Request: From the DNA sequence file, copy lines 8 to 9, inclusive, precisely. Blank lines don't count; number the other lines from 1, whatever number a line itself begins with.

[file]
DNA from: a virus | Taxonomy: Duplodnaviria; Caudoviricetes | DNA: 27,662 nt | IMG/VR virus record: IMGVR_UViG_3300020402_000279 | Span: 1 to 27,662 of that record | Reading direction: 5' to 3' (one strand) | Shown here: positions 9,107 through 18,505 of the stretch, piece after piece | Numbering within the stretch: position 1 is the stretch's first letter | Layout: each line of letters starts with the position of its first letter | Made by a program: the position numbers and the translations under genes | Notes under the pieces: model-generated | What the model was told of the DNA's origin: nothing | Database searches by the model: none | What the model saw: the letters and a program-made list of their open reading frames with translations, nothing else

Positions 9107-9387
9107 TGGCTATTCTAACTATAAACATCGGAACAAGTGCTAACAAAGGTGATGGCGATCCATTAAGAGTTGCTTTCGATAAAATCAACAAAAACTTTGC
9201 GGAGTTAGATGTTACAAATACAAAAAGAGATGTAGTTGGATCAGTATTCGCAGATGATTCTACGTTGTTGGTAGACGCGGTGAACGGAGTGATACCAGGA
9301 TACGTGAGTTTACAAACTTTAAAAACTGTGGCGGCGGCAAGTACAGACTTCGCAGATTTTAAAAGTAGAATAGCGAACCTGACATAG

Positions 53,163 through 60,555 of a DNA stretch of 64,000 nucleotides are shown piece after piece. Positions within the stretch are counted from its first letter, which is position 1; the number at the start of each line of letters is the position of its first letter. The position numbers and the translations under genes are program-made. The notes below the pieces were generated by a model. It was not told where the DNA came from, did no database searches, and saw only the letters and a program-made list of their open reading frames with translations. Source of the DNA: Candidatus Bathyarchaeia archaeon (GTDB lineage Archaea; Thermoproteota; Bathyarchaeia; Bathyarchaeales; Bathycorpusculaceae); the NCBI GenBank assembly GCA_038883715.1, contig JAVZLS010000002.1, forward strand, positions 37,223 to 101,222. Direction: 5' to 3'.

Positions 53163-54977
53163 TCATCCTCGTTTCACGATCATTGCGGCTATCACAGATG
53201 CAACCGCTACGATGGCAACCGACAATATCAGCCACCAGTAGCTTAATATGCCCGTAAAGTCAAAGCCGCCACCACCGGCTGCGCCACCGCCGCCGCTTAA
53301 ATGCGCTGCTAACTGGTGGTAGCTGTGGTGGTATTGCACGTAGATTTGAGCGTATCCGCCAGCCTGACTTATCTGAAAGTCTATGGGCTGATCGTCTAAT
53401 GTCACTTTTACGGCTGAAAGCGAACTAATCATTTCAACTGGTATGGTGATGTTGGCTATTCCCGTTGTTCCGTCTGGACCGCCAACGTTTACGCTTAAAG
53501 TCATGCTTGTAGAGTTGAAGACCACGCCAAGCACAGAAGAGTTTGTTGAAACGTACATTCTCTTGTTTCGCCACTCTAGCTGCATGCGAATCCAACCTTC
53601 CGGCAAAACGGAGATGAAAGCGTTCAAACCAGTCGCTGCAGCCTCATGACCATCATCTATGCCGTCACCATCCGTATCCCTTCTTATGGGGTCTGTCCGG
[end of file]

53163 TCATCCTCGTTTCACGATCATTGCGGCTATCACAGATG
53201 CAACCGCTACGATGGCAACCGACAATATCAGCCACCAGTAGCTTAATATGCCCGTAAAGTCAAAGCCGCCACCACCGGCTGCGCCACCGCCGCCGCTTAA